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Aiming for the Bull's Eye: Uncertainty and Inertia in Monetary Policy

Listed author(s):
  • Maria Demertzis

    (De Nederlandsche Bank)

  • Nicola Viegi

    (University of KwaZulu-Natal)

We study the implications of uncertainty for inflation targeting. We apply multiplicative uncertainty to a standard forward looking model and demonstrate Brainard's attenuation effect. But the result as monetary authorities become naturally more cautious at the same time monetary objectives are seldom achieved. We therefore attempt to find a monetary rule that reaches the objectives set more often and improves the welfare of the Central Bank. To do that, we assume that private sector expectations are subject to differentiated information, thereby introducing inertia in the system. Such a rule is the result of a new algorithm that we put forward, in which the inflation target is state contingent. The Central Bank sets therefore (as an auxiliary step), a variable inflation target that depends on both the degree of uncertainty as well as the shocks that occur each time. We show that such an optimisation procedure helps the CB\ attain its objectives more often, thereby reducing the losses incurred. Moreover, and as a corollary to such an approach, the rule derived is ex ante neutral to the degree of uncertainty

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Paper provided by Society for Computational Economics in its series Computing in Economics and Finance 2006 with number 150.

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Date of creation: 04 Jul 2006
Handle: RePEc:sce:scecfa:150
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  1. Ellison, Martin & Valla, Natacha, 2001. "Learning, uncertainty and central bank activism in an economy with strategic interactions," Journal of Monetary Economics, Elsevier, vol. 48(1), pages 153-171, August.
  2. McCallum, Bennett T. & Nelson, Edward, 1998. "Nominal Income Targeting in an Open-Economy Optimizing Model," Seminar Papers 644, Stockholm University, Institute for International Economic Studies.
  3. Svensson, Lars E. O., 1999. "Inflation targeting as a monetary policy rule," Journal of Monetary Economics, Elsevier, vol. 43(3), pages 607-654, June.
  4. Ben S. Bernanke & Frederic S. Mishkin, 1997. "Inflation Targeting: A New Framework for Monetary Policy?," Journal of Economic Perspectives, American Economic Association, vol. 11(2), pages 97-116, Spring.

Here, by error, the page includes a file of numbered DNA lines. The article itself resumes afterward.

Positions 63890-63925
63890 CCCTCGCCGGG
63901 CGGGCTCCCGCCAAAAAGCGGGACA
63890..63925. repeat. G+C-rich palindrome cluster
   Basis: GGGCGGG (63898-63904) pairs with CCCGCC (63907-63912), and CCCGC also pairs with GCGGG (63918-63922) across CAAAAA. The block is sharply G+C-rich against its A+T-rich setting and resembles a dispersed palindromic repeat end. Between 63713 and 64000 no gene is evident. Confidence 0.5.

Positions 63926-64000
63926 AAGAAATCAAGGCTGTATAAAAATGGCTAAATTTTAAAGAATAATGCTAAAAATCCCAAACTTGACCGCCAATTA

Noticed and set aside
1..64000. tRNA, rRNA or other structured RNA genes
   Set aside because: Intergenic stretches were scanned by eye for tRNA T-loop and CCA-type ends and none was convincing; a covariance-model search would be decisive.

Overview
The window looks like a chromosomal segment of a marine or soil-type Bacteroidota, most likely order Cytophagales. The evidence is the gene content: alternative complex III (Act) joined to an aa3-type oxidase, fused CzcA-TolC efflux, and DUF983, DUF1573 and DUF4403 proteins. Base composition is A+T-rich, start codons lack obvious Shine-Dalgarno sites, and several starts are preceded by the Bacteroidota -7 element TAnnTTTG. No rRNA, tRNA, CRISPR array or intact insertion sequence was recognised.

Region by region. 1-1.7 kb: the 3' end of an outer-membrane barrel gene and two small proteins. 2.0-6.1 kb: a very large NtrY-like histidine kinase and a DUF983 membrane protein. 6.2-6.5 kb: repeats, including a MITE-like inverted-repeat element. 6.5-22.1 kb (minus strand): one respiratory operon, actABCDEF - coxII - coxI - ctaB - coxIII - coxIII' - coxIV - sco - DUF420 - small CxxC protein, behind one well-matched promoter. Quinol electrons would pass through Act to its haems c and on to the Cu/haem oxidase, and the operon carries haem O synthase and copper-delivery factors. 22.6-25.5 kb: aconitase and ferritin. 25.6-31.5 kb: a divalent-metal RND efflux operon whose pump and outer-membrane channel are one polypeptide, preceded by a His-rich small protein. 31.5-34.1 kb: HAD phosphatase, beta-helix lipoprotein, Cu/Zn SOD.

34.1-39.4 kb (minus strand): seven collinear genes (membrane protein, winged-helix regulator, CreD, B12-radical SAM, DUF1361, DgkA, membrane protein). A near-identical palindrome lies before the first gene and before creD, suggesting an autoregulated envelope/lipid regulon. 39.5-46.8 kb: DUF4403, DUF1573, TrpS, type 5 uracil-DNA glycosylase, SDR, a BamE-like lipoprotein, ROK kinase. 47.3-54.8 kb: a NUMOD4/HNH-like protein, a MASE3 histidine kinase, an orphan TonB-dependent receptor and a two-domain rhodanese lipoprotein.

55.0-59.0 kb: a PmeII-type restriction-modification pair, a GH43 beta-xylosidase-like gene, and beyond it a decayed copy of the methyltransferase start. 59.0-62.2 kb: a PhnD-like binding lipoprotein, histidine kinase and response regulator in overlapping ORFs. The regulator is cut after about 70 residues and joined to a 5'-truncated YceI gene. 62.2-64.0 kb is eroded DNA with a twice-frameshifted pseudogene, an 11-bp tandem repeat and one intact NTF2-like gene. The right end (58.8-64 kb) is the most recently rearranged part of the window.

5. Woodford, Michael, 1999. "Optimal monetary policy inertia," CFS Working Paper Series 1999/09, Center for Financial Studies (CFS).
  6. Jon Faust & Lars E. O. Svensson, 1998. "Transparency and credibility: monetary policy with unobservable goals," International Finance Discussion Papers 605, Board of Governors of the Federal Reserve System (U.S.).
  7. Giannoni, Marc P., 2002. "Does Model Uncertainty Justify Caution? Robust Optimal Monetary Policy In A Forward-Looking Model," Macroeconomic Dynamics, Cambridge University Press, vol. 6(01), pages 111-144, February.
  8. Clarida, R. & Gali, J. & Gertler, M., 1999. "The Science of Monetary Policy: A New Keynesian Perspective," Working Papers 99-13, C.V. Starr Center for Applied Economics, New York University.
  9. Craine, Roger, 1979. "Optimal monetary policy with uncertainty," Journal of Economic Dynamics and Control, Elsevier, vol. 1(1), pages 59-83, February.
  10. Lars E. O. Svensson, 2003. "What Is Wrong with Taylor Rules? Using Judgment in Monetary Policy through Targeting Rules," Journal of Economic Literature, American Economic Association, vol. 41(2), pages 426-477, June.
  11. Sack, Brian, 2000. "Does the fed act gradually? A VAR analysis," Journal of Monetary Economics, Elsevier, vol. 46(1), pages 229-256, August.
  12. Stephen Morris & Hyun Song Shin, 2006. "Inertia of Forward-Looking Expectations," American Economic Review, American Economic Association, vol. 96(2), pages 152-157, May.
  13. Schellekens, Philip, 2002. "Caution and Conservatism in the Making of Monetary Policy," Journal of Money, Credit and Banking, Blackwell Publishing, vol. 34(1), pages 160-177, February.
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